Green Tea from Shizuoka Japan
Kukicha, or “stem tea”, is a specialty green tea made from the stems of green tea leaves. Kukicha typically is only made during the spring using a careful process to separate the leaves and stems. This kukicha is made even more delicious by using the flavorful first flush of the tea plants, after they have gone through their period of winter dormancy.
This wonderful tea is from Toshiaki Kinezuka's small, completely organic farm in Shizuoka. Their natural growing practices are an anomaly in the midst of Japan’s typically heavy use of chemicals in their industrialized tea industry.
The farm is now being led by Toshiaki's eldest daughter, Ayumi Kinezuka. Her passion is to keep Japanese tea traditions alive, while also gaining knowledge from other tea traditions. She studied black tea production in Sri Lanka.
She works alongside her father, mother, younger brother, and younger sister on the farm. Leaves of Cha is especially proud to support women-run tea businesses in what is a primarily male-run industry.
- Origin: Nakayama Village in Fujieda, Shizuoka, Japan
- Grower/Teamaster: Kinezuka Family/Ayumi Kinezuka
- Elevation: 350m (1150ft)
- Harvest Date: Spring 2016
- Cultivar: Yabukita
- Cultivation: Natural (Organic, no cert.) Toshiaki Kinezuka started farming with all-natural methods back in 1976, so the farm has been grown with organic practices for 38 years.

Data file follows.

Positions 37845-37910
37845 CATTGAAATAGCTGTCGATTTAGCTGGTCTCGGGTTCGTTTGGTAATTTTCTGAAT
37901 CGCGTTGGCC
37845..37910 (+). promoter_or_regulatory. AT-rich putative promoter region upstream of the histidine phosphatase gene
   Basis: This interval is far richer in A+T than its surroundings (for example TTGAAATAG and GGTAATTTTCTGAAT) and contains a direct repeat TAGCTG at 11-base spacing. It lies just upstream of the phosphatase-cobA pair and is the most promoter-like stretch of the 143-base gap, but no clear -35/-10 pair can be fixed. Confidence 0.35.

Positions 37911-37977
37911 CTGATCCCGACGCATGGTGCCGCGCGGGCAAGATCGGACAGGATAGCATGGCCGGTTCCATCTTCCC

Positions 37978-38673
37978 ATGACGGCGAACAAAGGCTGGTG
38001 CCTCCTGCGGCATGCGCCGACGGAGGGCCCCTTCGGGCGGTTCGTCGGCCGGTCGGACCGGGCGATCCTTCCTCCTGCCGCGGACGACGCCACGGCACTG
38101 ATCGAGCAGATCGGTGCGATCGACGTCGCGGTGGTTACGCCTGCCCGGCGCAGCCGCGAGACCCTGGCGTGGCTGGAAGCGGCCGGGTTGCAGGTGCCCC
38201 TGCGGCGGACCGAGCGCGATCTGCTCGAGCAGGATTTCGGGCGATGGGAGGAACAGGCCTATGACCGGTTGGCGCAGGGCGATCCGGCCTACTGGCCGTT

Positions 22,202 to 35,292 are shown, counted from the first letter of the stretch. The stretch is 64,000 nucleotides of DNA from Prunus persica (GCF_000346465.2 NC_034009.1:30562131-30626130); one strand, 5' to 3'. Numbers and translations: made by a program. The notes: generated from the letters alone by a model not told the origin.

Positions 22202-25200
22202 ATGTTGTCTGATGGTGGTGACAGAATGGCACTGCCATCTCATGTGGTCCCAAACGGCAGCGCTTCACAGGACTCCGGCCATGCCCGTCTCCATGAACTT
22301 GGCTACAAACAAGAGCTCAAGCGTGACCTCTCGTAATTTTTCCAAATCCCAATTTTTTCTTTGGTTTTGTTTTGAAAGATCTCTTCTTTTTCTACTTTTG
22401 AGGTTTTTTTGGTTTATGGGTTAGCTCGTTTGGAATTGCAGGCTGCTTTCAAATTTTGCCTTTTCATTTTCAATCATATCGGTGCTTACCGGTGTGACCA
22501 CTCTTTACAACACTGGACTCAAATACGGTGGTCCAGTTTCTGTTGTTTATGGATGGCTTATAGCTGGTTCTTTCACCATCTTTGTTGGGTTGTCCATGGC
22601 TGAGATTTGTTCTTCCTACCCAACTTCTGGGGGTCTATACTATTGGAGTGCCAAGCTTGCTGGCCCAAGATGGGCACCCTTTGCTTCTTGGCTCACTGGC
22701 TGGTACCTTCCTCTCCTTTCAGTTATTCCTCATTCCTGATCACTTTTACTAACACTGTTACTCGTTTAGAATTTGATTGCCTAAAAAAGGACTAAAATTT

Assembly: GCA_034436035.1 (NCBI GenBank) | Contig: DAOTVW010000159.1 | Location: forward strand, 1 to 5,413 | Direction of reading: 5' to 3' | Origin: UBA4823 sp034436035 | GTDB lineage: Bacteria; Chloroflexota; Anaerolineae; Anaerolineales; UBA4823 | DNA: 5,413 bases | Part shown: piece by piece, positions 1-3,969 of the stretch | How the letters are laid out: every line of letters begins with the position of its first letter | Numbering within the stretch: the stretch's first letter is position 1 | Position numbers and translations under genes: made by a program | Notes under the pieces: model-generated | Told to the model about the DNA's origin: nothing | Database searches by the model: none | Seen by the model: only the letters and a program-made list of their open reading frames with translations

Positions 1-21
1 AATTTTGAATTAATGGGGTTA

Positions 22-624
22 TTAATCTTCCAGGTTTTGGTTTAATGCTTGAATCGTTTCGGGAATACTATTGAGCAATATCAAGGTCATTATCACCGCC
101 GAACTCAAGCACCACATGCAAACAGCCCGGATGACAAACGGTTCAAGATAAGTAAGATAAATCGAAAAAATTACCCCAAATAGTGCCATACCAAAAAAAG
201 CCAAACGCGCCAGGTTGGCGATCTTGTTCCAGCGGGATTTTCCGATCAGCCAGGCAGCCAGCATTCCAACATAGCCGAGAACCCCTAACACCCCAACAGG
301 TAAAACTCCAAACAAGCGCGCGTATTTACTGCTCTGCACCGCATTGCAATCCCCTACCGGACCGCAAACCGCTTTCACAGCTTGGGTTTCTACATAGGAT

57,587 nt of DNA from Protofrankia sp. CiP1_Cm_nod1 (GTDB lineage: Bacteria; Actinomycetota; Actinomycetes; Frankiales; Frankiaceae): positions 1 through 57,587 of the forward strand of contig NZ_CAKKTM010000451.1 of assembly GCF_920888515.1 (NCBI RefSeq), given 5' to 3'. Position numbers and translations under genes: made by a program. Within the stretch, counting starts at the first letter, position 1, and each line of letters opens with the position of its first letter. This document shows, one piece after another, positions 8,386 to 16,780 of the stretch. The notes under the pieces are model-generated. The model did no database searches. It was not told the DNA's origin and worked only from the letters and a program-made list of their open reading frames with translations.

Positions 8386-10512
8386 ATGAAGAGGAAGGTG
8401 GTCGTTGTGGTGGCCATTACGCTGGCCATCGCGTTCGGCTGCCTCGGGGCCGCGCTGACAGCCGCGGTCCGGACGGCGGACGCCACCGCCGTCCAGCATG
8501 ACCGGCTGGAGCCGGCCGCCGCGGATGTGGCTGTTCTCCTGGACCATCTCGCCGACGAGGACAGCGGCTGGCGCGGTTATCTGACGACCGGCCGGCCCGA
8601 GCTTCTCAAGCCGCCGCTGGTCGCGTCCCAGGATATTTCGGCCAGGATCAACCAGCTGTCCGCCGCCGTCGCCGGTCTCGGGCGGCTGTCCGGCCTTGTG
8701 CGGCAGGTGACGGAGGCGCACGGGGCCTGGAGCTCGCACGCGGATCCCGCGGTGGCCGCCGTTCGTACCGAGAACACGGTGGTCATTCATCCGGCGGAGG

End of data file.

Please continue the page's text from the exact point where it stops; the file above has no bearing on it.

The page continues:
- Plucking Standard: First flush pluck.
- Processing Notes: made completely of stems carefully separated during the production process
- Nickname: Stem Tea
- Brilliant bright green appearance and a bright, rich aroma. The flavor is sweet and grassy with fresh citrus notes and a hint of seaweed, with very little bitterness and a very refreshing aftertaste. Cold-brews great for iced tea!
Find it on the website here.
Yunnan Green Tea
This Bao Hong green tea is just the kind of tea that gets me excited in this world of generic, commodity teas. It’s delicious, it has history, and it is cultivated and made with dedication and love. I’m still trying to sleuth out the name of the cultivar, if it has one, but the original plant is believed to have been brought to Bao Hong Mountain by a wandering monk from Fujian. Cultivation started during the Tang Dynasty (A.D. 618-907) around the same time as the Bao Hong Si Buddhist Monastery was being built on the mountain and has continued ever since. The Liu Family has been growing this tea for at least 10 generations.
This tea is similar to Long Jing/Dragonwell is many respects. It has a unique history and provenance, a similar appearance in the dry and steeped leaf, and in its taste. Yet it is unique in its own right and a great value given the skyrocketing price of authentic Long Jing.
- Origin: Bao Hong Mountain, Yi Liang County, Yunnan Province, China
- Grower/Teamaster: Liu Family
- Elevation: 1550-1630m
- Harvest Date: March 2017
- Cultivar: Still researching; from a Fujian varietal
- Cultivation: Natural cultivation in a remote un-adulterated environment
- Plucking Standard: Fine Picking; bud & two leaves
- Processing Notes: leaves picked in a two hour early morning window
- Nickname: Bao Hong
- History/Pedigree: Cultivation started during the Tang Dynasty (A.D. 618-907). The Liu Family has been growing this tea for at least 10 generations.
- The leaves brew up full and plump for their small size, with the downy hair from the leaves floating in the liquor. Fragrant with grassy and mineral notes coming through especially on the second infusion.
Find it on the website here.